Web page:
The appeal of Rudd as Ant-Man is not only his stellar comedic skills, but also his relatability – Scott Lang is the best example in the entire MCU of what would happen if an ordinary man was suddenly thrust into the role of a hero. He messes up, he has real-life issues to deal with, he has a daughter he loves and doesn’t want to disappoint, he’s trying to pick his post-convict career off the ground, he doesn’t know what he’s doing about 48% of the time, and he wants to help the people he cares about save the life of someone they love. Though he pitched in to help Cap in 2016’s Civil War, this film never reaches “save the world” level stakes, but the film still resonates, which is proof that the MCU needs characters like Ant-Man to ground it, and to allow audiences some breathing room after watching characters like Captain America, Iron Man, and Thor grapple with intergalactic threats who seek to bring doom upon the world.

Reed masterfully maintains a swift pace (when was the last time a Marvel movie was under 2 hours?) throughout this film without dropping the ball on either humor and action – in fact, the elements of both genres are seamlessly intertwined thanks to the performances of the actors and the nature of the size-changing hijinks that occur throughout the film. No matter the context, a giant Hello Kitty pez dispenser taking out a bad guy on a motorcycle is hysterical. And even though it relies a lot on comedy, there’s plenty of emotion to be found, especially in the way the film portrays familial relationships, such as the father/daughter bonds between both Hank/Hope and Scott/Cassie (and perhaps another similar bond between two others, though I won’t spoil that). Though the action and fight scenes are great, I will say that a significant portion of them are featured in the trailers, so that was a little disappointing. Maybe they should have saved the giant salt-shaker for the film instead of revealing it beforehand, but regardless, the stunts are just as brilliant as the epic Thomas the Tank Engine scene from the first film.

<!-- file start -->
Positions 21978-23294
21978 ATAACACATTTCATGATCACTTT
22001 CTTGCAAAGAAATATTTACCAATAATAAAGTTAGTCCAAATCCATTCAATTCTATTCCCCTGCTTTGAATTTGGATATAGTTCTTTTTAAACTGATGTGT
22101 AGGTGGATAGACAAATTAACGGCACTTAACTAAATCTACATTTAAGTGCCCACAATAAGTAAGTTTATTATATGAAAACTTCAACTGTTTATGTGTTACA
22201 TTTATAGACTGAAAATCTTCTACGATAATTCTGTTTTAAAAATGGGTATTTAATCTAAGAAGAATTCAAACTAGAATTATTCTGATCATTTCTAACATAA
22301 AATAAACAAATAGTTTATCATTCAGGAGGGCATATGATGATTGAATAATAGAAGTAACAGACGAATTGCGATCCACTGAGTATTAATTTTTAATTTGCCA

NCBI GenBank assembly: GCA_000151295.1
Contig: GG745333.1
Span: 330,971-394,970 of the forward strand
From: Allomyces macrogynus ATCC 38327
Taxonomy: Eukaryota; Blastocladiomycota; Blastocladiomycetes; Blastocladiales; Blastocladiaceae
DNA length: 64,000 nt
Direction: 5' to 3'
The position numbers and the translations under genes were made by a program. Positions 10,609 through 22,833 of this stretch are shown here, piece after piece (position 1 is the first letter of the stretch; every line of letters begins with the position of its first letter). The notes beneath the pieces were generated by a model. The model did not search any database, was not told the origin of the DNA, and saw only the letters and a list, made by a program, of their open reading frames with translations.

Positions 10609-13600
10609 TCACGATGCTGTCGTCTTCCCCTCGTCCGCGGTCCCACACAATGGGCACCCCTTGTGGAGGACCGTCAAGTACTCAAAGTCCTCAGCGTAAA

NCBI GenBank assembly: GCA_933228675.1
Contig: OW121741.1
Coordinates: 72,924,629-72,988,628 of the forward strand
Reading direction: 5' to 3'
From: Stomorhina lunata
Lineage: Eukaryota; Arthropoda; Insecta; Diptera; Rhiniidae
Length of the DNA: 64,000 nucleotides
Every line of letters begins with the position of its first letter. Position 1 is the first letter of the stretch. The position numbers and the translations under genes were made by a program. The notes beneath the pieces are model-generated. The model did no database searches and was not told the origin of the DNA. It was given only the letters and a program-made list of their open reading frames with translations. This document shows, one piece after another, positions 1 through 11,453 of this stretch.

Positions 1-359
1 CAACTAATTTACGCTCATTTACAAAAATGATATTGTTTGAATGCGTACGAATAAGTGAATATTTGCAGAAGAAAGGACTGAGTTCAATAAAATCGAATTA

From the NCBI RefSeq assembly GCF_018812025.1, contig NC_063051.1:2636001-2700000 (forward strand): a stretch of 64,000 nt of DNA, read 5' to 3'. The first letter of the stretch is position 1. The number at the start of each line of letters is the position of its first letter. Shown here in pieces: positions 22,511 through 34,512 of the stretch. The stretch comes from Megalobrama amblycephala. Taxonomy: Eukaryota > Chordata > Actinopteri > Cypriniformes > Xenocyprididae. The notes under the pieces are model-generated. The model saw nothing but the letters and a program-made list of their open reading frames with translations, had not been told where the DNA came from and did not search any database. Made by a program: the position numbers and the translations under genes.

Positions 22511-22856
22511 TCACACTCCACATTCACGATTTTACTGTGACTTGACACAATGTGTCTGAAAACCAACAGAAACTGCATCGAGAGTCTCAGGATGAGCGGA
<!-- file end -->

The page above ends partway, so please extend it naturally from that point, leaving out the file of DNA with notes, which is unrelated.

Arguably, this film feels more “comic-book”-y than lots of the other Marvel titles, due to a combination of a fitting score, jokes and silliness aplenty, unbelievable science, insane stunts, and larger than life characters. Neither Ant-Man nor the Wasp are trying to save the world – nothing as big as that – but the conflicts they face are that much more easy to relate to because of it. Scott doesn’t want to disappoint those he loves, Hope wants to rescue her mom – and even the villain motivations are not as lofty as other MCU baddies. And this film totally delivers on the comedic front, especially thanks to Rudd, Peña’s return as Scott’s best pal and quick-tongued, loose-lipped business partner Luis, and Park’s performance as FBI agent Jimmy Woo, who desperately wants to catch Scott violating the terms of his house-arrest.

Ant-Man might not be the most thrilling hero to grace the silver screen, and, in the wake of April’s Infinity War, Ant-Man and the Wasp seems downright unimportant in the grand scheme of the MCU. However, much like the MCU needs characters like Ant-Man, the MCU needs films like Ant-Man and the Wasp to provide audiences a break from such drastic peril and potentially world-ending battles. Sure, this film might be relatively small in scale, comparatively speaking… but that’s exactly why it packs such a big punch.

Overall Rating: 8.5/10

Continue reading →